SOTOGRANDE, Spain: On an unprecedented day in LIV Golf’s young history, captain Sergio Garcia and his Fireballs GC produced a storybook finish for their Spanish fans on home soil at LIV Golf Andalucia.Garcia rallied from seven strokes down to win his first LIV Golf individual title on the second sudden-death playoff hole against Crushers GC’s Anirban Lahiri.

Meanwhile, teammates Abraham Ancer and David Puig beat the Crushers duo of captain Bryson DeChambeau and Paul Casey in the team aggregate-score playoff as the Fireballs — with three Spaniards on the roster — swept both trophies at Real Club Valderrama.

It was LIV Golf’s first double playoff, and just the second team playoff in league history. The first team playoff came earlier this year at LIV Golf Adelaide, when the home Australian team — Ripper GC — also won.

For Garcia, the script couldn’t have been written any better, as he won for the first time after three previous playoff losses. That it happened on his favorite course, one in which he’s won three other professional events and has now finished inside the top 10 in 16 of his 17 starts, made it even more special.

“To be totally honest, there’s a connection between Valderrama and myself that I can’t even explain it,” said the 44-year-old Garcia, who ended a four-year winless drought while winning his 37th professional title.

Garcia started the day at even par, seven shots behind overnight leader Lahiri.

But the Spanish star played flawless golf for 17 holes, posting six birdies and applying pressure on Lahiri, who was trying to break his own winless drought of nine years.

While Garcia suffered his only bogey of the day with a three-putt at the par-3 third to wrap up his 5-under 66, Lahiri birdied the par-5 17th. That put the tournament in Lahiri’s hands going to the par-4 18th, the most difficult hole on the course this week.

Lahiri found the middle of the green with his approach shot and rolled his birdie attempt to 3 feet to set up the potential winning par. But with a chance to win the individual title and secure the team title for the Crushers, he missed the putt for a final-round 73 to drop back to 5 under and set up the double playoff.

Garcia was riding in a van back to the clubhouse at the time. “We obviously heard the crowds going crazy, so we figured that he might have missed his par putt,” Garcia said. “… It was nice to be able to have another shot at it.”Garcia and Lahiri each parred their first playoff hole. Meanwhile, in the team playoff right behind them, DeChambeau found trouble off the 18th tee and had to lay up with his second shot. Casey’s approach finished in the rough behind the green. DeChambeau bogeyed the hole while Ancer and Puig made easy pars to claim the Fireballs’ first team victory of the season.

Like his captain, Lahiri’s errant tee shot on the second playoff hole left him in trouble, and Garcia won with a par, with his teammates and family racing onto the green to drench him in celebratory champagne.

“Obviously individual for me, it’s a dream come true to do it on my favorite course in front of my family and friends and in front of my teammates,” Garcia said. “But to even make it even better by winning the team championship, too, it was amazing. So proud of these guys, the way they played.”

On the flip side, it was heartbreak for the Crushers, who have won twice this season and lead the season-long points standings as they look to repeat as team champions.

“It sucks. Losing is never fun,” said DeChambeau. “That’s what makes winning so much better. I feel for Baan.”

Perhaps it was simply fate for the Fireballs and their captain to win on home turf in front of a partisan crowd.“A dream weekend for all of us,” said young Fireballs star Eugenio Chacarra. “Super happy for Sergio. He’s been up there a lot, and he’s been playing at a high level for 20 plus years. It’s really nice to see it from close every single day, and so happy for him that he got it done on his favorite course.”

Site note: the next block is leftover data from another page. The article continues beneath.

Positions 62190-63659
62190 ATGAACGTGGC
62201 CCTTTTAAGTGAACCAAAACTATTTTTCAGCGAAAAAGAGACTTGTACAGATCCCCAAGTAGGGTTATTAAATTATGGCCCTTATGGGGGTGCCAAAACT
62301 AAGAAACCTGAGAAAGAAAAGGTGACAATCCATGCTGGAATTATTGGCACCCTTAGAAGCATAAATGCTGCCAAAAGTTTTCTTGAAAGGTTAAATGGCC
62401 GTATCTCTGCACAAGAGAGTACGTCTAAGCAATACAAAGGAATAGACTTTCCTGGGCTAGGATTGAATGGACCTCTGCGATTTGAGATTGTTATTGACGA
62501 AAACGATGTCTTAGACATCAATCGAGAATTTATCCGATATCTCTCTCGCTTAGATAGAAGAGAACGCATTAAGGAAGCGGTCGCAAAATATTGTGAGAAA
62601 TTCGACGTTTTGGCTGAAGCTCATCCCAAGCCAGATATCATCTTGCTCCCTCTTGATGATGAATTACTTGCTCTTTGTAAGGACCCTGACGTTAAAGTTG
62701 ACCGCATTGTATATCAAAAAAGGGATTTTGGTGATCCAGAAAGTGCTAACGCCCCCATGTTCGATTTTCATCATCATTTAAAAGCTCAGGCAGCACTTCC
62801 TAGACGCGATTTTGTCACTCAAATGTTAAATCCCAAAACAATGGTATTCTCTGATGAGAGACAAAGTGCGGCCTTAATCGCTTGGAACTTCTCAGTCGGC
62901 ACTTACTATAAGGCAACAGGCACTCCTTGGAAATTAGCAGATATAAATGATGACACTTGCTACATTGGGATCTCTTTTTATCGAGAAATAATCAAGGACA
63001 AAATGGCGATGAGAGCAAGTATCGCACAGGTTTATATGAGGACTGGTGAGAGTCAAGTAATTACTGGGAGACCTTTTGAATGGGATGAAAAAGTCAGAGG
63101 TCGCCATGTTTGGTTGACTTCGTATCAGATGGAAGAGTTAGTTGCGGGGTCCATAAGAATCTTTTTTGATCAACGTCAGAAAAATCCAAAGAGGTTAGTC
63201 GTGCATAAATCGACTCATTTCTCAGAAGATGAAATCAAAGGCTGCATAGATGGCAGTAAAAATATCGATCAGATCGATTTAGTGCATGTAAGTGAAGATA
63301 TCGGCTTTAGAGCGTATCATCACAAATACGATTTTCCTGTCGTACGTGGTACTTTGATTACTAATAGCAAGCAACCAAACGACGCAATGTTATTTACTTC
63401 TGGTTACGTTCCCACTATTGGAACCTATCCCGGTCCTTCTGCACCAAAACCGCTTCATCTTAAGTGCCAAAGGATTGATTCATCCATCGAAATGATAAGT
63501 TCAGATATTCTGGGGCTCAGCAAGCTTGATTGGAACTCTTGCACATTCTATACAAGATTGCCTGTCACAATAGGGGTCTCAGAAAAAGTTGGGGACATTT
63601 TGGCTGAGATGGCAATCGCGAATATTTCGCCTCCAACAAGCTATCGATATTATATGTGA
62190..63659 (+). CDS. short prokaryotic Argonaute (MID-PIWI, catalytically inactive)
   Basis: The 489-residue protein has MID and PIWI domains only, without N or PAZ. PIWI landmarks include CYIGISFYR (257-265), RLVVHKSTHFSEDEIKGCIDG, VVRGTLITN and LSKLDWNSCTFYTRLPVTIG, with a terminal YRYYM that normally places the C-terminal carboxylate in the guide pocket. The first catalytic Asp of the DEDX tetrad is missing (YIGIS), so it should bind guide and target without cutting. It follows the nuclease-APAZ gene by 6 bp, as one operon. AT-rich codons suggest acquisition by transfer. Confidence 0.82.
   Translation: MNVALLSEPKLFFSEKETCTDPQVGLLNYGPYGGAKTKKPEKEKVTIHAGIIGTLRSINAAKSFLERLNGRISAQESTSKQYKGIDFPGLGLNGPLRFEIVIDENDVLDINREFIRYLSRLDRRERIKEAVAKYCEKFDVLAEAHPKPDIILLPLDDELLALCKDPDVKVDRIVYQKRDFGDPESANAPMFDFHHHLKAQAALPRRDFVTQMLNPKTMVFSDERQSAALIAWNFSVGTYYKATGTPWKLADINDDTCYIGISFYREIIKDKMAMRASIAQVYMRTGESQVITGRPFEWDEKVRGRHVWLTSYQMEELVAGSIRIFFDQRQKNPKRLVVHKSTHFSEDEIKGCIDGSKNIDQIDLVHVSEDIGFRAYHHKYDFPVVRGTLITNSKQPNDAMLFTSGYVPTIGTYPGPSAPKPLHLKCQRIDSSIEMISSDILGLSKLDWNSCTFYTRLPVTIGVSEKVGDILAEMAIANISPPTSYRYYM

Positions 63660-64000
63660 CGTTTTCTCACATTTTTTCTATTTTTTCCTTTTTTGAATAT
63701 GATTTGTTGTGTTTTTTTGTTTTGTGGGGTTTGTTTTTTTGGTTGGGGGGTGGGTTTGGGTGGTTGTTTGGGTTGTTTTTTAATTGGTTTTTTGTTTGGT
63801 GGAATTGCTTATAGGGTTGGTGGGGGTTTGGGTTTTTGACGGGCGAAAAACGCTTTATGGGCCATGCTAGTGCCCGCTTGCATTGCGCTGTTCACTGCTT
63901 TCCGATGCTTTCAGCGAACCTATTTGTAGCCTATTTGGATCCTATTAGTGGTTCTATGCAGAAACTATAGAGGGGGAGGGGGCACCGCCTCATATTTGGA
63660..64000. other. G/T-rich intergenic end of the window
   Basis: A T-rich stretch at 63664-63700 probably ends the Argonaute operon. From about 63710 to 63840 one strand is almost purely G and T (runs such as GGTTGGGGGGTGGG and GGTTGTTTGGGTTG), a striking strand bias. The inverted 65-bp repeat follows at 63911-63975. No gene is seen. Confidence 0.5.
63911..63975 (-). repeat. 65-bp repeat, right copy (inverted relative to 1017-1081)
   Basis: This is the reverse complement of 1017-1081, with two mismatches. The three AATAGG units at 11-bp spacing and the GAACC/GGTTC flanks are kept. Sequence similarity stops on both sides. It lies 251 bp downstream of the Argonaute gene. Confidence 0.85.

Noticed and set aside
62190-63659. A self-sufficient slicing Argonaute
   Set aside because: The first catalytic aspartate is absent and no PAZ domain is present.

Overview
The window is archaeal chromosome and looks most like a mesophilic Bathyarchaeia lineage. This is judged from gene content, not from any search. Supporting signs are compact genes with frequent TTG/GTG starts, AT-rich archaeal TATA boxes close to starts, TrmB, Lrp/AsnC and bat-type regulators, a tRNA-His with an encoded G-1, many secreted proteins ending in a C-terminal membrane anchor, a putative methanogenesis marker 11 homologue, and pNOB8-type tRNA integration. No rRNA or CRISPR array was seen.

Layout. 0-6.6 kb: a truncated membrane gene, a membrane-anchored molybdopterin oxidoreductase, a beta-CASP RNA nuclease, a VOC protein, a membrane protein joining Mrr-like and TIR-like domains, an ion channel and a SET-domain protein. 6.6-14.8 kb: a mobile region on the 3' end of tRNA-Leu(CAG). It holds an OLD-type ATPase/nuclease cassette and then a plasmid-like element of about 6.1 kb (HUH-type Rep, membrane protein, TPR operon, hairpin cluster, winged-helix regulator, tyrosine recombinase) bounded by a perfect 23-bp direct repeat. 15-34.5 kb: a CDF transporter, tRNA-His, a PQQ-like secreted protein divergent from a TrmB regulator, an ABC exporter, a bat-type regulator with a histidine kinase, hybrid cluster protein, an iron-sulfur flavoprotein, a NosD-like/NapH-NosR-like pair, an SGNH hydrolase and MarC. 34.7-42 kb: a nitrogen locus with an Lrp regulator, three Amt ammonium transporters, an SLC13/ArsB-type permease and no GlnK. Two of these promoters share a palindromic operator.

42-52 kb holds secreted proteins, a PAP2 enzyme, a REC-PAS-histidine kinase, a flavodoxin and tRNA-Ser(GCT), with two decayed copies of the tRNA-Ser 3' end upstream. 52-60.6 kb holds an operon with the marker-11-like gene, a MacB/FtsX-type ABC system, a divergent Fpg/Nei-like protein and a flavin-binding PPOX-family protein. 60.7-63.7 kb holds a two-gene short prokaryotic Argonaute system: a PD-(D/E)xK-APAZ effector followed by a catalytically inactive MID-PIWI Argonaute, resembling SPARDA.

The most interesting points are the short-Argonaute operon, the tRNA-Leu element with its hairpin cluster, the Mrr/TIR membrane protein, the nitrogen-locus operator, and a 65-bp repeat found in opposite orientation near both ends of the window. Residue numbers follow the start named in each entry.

Davis Thompson takes 2-shot lead into the final round of the low-scoring John Deere Classic

 Davis Thompson takes 2-shot lead into the final round of the low-scoring John Deere Classic
Updated 07 July 2024
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Davis Thompson takes 2-shot lead into the final round of the low-scoring John Deere Classic

 Davis Thompson takes 2-shot lead into the final round of the low-scoring John Deere Classic
  • Thompson: Everybody is hungry. That’s what makes it difficult out here
  • The final round will be in threesomes off both tees for a slightly later start Sunday with hopes of avoiding storms that already have made the course vulnerable

SILVIS, Illinois: Davis Thompson made birdie on half of his holes Saturday on a soft and defenseless TPC Deere Run, matching his career low with a 9-under 62 for a two-shot lead going into the final round of the John Deere Classic.

Thompson made birdie even after his one bad swing, escaping from the trees on the par-5 17th and then hitting wedge from a bad angle over a knob of rough to 8 feet.

He was at 21-under 192, his first time with the 54-hole lead in his second year on the PGA Tour.

That doesn’t feel like much of a lead this week.

“The guys behind me are playing really well,” Thompson said. “I know it’s going to be tough to finish off a golf tournament, but I’ve done it before. I just have to stay present-minded.”

His lone win was on the Korn Ferry Tour two years ago.

Eric Cole hit 3-wood from 274 yards to just inside 15 feet for eagle on the 17th that carried him to a 64 and into the final group. He was two shots behind. Joining them will be Aaron Rai of England, in the final group for the second straight week after a 66.

The final round will be in threesomes off both tees for a slightly later start Sunday with hopes of avoiding storms that already have made the course vulnerable to low scoring.

Jordan Spieth played early and at one point was tied for the lead — the leaders had not even reached the practice range at that point — and wound up with a 63. By the end of the day, he made up only one stroke on the lead. Spieth was seven shots behind in a tie for 12th.

“It would take something extremely flawless to have a chance,” Spieth said. “But I’ll try and do what I did today.”